Rwanda: Imbuto Foundation Celebrates 15 Years of Promoting Girls' Education

29 October 2020

The Imbuto Foundation on Wednesday October 28 marked 15 years since it launched the Promotion of Girls' Education Campaign (PGEC).

Launched in 2005, the programme looks to sensitize girl children towards education. Under the program, each year, parents, teachers, local leaders and students interact with inspirational role models and hear their testimonies on the importance of education.

In addition, as part of the campaign, Imbuto Foundation with its partners award the best performing girls from across the country to encourage them in their education endeavours.

Award recipients are categorised as: the best girl per sector at primary school level; the best girl per district at O-Level and; the best five girls per province at A-level. They are awarded with prizes such as school materials, and start-up funds for savings and training in ICT for those graduating from high school.

Speaking during a live broadcast held to mark the 15-year celebrations, Geraldine Umutesi, the Deputy Director General of Imbuto Foundation, said that it has reached out to up to 5,088 students to date.

She said the program was started after the organization saw that girls were lacking in school, and there were many challenges in their education,

"The First Lady Mrs. Jeannette Kagame thought that we could do sensitizations that start from families. This is because the basis of the problem was in families," Umutesi said.

"That is how this program started. We sensitize parents, local leaders, school institutions, and the girls themselves about the importance of education. We want these girls to go to school, study and finish their courses with great grades," she added.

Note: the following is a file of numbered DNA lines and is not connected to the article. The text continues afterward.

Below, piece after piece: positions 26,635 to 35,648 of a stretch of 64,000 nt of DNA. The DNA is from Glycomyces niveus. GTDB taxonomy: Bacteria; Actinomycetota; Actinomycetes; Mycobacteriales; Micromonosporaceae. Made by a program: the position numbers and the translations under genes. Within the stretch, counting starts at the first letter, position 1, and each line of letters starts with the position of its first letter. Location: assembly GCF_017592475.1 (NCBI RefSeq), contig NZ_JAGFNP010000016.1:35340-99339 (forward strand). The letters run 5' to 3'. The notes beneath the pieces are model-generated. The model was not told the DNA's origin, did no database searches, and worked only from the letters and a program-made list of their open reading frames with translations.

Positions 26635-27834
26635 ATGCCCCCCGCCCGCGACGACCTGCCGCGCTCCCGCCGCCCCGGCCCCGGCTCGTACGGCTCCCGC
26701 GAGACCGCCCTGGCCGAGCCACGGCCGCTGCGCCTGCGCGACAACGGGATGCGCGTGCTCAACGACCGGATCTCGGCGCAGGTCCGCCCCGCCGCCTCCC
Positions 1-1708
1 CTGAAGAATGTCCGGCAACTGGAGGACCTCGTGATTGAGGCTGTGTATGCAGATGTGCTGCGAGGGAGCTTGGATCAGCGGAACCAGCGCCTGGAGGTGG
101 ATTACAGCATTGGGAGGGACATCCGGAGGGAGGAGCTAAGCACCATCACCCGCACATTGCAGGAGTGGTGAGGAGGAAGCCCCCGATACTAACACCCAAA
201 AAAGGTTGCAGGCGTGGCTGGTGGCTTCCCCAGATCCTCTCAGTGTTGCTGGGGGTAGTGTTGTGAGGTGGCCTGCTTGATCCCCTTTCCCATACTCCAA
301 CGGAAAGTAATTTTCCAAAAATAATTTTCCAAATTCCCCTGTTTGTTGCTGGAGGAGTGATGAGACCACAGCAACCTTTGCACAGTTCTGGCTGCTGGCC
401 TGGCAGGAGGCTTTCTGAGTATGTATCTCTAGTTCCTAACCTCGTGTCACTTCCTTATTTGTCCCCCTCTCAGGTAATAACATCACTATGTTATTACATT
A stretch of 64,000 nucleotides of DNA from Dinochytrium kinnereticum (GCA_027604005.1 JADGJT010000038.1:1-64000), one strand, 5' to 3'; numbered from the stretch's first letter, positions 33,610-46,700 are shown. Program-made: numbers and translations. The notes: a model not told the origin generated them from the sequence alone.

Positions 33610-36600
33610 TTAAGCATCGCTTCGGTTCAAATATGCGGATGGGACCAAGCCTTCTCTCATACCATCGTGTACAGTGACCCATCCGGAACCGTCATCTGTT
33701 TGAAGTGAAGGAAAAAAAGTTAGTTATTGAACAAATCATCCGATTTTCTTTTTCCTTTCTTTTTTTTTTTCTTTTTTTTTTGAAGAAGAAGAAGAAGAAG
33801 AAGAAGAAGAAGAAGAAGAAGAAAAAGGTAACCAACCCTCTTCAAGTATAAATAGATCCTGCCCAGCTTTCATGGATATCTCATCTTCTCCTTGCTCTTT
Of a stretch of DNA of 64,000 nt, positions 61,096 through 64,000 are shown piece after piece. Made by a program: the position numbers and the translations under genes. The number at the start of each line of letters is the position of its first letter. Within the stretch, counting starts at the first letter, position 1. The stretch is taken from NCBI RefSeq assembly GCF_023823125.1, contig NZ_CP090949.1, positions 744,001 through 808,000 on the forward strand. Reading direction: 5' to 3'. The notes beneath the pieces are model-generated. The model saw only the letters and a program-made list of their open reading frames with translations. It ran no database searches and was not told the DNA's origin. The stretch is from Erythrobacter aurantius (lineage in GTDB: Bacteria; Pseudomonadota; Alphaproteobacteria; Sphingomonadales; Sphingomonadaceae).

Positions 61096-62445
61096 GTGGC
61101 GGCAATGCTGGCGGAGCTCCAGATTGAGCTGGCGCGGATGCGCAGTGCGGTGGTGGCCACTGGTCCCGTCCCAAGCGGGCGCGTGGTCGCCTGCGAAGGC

Imbuto also made outreaches to various schools, encouraging girls to pursue sciences courses and information technology.

Bonifride Uwimbabazi, a female medical student at the University of Rwanda is one of the beneficiaries of the program.

She was awarded by the Imbuto Foundation as the best girl student for about three times, from when was in Primary School in 2011, until she finished her advanced level of education.

She says this encouraged her in her studies

"It made me happy. I felt supported because I saw that my performance meant something," she said.

In addition to getting financial support for her studies courtesy of Edified Generation - Imbuto Foundation's program for supporting smart students that come from poor families.

With such interventions, in addition to the government's policies for promoting the education of the girl child, a number of things have changed in the education of the country in regard to how girls are participating.

For instance, Dr Alphonse Sebaganwa the Head of the Department of Examination, Selection and Assessment in Rwanda Education Board said that in the last 5 years, the number of girls that sat for Primary 6 national exams has risen from 45 to 55 per cent.

"And it is not just about increased quantity, but the quality is also good. Girls are appearing among the best students in science and other studies," he said.

About the Imbuto Foundation:

In 2001, under the office of the First Lady of Rwanda, a project dubbed Protection and Care of Families against HIV/AIDS (PACFA) was established to mobilize resources desperately needed in the fight against HIV/AIDS.

The initiative primarily focused on providing a holistic approach for dignified lives of families, including women deliberately infected with HIV/AIDS during the Genocide against the Tutsi.

In 2007, PACFA changed its name to Imbuto Foundation to reflect its evolution and new fields of activity, through programmes in health, education, youth and economic empowerment.

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